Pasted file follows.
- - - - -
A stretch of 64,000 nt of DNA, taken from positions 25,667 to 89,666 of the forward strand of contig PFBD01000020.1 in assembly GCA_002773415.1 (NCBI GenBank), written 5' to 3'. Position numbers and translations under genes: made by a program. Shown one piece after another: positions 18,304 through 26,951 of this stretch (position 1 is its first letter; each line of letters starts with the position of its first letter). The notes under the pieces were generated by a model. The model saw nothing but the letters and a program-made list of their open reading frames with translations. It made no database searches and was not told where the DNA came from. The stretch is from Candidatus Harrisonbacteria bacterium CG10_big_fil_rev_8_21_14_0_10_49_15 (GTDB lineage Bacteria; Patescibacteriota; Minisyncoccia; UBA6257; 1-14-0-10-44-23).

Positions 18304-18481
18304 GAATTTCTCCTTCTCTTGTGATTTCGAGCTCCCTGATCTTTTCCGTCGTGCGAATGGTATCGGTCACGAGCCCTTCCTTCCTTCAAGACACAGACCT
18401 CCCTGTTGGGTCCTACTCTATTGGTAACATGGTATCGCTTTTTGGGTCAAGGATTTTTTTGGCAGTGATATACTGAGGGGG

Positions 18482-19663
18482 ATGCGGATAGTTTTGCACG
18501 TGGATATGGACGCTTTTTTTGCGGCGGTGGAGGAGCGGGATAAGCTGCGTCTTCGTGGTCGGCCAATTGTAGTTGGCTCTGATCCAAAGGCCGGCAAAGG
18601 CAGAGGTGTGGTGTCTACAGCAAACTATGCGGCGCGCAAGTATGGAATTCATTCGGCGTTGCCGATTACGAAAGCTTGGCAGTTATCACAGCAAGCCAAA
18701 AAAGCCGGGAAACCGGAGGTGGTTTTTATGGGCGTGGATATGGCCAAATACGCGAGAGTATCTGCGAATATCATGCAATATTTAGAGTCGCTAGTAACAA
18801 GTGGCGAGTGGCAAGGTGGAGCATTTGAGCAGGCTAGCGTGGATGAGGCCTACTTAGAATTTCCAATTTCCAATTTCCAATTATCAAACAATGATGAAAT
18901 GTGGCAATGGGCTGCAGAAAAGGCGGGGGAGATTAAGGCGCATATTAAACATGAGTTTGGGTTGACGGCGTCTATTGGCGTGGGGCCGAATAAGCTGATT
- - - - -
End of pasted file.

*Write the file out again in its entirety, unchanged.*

A stretch of 64,000 nt of DNA, taken from positions 25,667 to 89,666 of the forward strand of contig PFBD01000020.1 in assembly GCA_002773415.1 (NCBI GenBank), written 5' to 3'. Position numbers and translations under genes: made by a program. Shown one piece after another: positions 18,304 through 26,951 of this stretch (position 1 is its first letter; each line of letters starts with the position of its first letter). The notes under the pieces were generated by a model. The model saw nothing but the letters and a program-made list of their open reading frames with translations. It made no database searches and was not told where the DNA came from. The stretch is from Candidatus Harrisonbacteria bacterium CG10_big_fil_rev_8_21_14_0_10_49_15 (GTDB lineage Bacteria; Patescibacteriota; Minisyncoccia; UBA6257; 1-14-0-10-44-23).

Positions 18304-18481
18304 GAATTTCTCCTTCTCTTGTGATTTCGAGCTCCCTGATCTTTTCCGTCGTGCGAATGGTATCGGTCACGAGCCCTTCCTTCCTTCAAGACACAGACCT
18401 CCCTGTTGGGTCCTACTCTATTGGTAACATGGTATCGCTTTTTGGGTCAAGGATTTTTTTGGCAGTGATATACTGAGGGGG

Positions 18482-19663
18482 ATGCGGATAGTTTTGCACG
18501 TGGATATGGACGCTTTTTTTGCGGCGGTGGAGGAGCGGGATAAGCTGCGTCTTCGTGGTCGGCCAATTGTAGTTGGCTCTGATCCAAAGGCCGGCAAAGG
18601 CAGAGGTGTGGTGTCTACAGCAAACTATGCGGCGCGCAAGTATGGAATTCATTCGGCGTTGCCGATTACGAAAGCTTGGCAGTTATCACAGCAAGCCAAA
18701 AAAGCCGGGAAACCGGAGGTGGTTTTTATGGGCGTGGATATGGCCAAATACGCGAGAGTATCTGCGAATATCATGCAATATTTAGAGTCGCTAGTAACAA
18801 GTGGCGAGTGGCAAGGTGGAGCATTTGAGCAGGCTAGCGTGGATGAGGCCTACTTAGAATTTCCAATTTCCAATTTCCAATTATCAAACAATGATGAAAT
18901 GTGGCAATGGGCTGCAGAAAAGGCGGGGGAGATTAAGGCGCATATTAAACATGAGTTTGGGTTGACGGCGTCTATTGGCGTGGGGCCGAATAAGCTGATT